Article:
Time charts are a great tool for organization and planning, whether you're planning your workday, a project lasting many months or even the daily events in your family's life. There's no single format for a time chart, but most charts start with a matrix -- a grid with one axis representing time, while the other axis lists events or steps in a process, the chronological waypoints of your planning. Basic time charts can be simply created on graph paper, or more elaborately within spreadsheet software.
Open a new file in your spreadsheet program. Microsoft Excel is a common business spreadsheet application, while OpenOffice Calc and Google Docs provide similar features and are available for free.
Enter your first time or date reference in cell B1. This example uses a horizontal time axis, but your time chart could use a vertical time axis, if that suits your needs. Enter your next time or date reference in cell C1 and continue to the right as needed. For example, you may enter hours in a day, days of the week, weeks in the month or months in a year -- whatever works best for the period your time chart covers.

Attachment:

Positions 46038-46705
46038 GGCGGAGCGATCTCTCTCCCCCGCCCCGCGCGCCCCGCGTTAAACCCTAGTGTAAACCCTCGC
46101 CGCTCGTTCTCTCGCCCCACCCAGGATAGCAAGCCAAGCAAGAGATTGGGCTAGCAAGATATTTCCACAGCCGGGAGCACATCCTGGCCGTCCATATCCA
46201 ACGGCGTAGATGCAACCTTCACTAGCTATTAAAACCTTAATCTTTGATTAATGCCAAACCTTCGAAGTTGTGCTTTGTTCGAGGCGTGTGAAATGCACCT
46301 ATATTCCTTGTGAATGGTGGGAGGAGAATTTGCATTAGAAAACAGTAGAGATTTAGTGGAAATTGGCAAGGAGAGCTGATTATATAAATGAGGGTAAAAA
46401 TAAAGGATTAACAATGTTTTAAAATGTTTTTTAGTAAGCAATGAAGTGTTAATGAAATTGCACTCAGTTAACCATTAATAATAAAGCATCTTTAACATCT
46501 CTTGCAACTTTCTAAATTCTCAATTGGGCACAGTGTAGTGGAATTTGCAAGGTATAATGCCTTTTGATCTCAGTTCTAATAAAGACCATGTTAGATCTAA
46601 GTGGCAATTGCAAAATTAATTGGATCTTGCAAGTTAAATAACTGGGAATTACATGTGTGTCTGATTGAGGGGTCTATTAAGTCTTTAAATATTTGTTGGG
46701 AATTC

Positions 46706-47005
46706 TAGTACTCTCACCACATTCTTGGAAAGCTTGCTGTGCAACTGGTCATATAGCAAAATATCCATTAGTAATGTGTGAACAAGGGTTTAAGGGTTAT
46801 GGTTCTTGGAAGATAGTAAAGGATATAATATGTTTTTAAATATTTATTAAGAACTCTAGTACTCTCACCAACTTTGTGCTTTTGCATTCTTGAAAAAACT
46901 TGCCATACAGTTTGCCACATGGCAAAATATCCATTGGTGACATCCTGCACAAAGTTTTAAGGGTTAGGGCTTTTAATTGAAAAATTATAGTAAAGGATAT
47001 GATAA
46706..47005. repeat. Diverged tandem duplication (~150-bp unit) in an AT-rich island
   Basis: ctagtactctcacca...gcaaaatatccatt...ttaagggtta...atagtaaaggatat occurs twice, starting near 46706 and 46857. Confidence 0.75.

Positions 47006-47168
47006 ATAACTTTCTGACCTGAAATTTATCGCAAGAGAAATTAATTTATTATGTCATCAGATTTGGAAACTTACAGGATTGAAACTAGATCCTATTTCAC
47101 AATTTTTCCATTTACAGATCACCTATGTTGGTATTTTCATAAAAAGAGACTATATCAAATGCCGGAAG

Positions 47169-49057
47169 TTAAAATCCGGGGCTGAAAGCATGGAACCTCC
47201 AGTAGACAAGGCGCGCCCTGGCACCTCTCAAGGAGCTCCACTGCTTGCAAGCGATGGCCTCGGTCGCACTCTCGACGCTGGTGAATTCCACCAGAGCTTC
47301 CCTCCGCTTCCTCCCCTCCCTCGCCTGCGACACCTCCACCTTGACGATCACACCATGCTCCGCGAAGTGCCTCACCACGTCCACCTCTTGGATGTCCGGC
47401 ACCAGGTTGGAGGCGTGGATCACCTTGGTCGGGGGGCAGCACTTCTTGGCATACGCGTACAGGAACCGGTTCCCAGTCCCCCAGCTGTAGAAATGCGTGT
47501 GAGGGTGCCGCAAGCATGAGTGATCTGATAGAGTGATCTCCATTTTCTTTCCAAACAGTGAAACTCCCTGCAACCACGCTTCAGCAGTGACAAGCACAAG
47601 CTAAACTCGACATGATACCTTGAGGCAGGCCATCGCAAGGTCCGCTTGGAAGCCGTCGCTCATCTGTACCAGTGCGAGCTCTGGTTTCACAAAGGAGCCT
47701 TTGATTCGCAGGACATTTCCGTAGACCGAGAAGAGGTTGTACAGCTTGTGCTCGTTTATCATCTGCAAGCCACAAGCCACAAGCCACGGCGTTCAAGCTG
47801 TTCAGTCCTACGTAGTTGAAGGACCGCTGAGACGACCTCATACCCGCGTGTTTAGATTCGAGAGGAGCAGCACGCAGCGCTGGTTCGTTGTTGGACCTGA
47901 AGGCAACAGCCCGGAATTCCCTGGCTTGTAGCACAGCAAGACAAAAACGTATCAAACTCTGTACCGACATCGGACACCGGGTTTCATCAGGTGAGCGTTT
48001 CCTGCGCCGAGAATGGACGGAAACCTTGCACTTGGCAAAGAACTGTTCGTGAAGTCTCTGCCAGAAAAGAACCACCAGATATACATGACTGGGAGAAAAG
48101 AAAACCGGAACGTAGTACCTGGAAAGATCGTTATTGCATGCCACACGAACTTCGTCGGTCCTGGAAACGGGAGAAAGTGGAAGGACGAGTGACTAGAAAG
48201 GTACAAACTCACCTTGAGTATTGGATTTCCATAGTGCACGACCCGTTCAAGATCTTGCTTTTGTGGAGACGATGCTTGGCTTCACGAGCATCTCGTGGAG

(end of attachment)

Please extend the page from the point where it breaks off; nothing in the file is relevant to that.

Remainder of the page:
Enter the first event or process step in cell A2, and continue listing these below, in cell A3 and beyond, as needed. For example, if you are organizing your family's schedule, you may list events such as, "Sally's soccer," "Max's baseball," and "Mom's book club" in the first column.
Locate the cell that corresponds to time and event. Using the family schedule example, "Mom's book club," entered in cell A4, may occur every Wednesday, which plots as D1, K1, and so on, every seventh day. In cell D4, you may enter the time of the event, or choose to color the cell to indicate a busy time.
Continue adding events or process steps, identifying and resolving conflicts as these arise. You may wish to use additional pages within a single spreadsheet for future planning. You can also format and print out pages for sharing with co-workers or posting on the fridge door.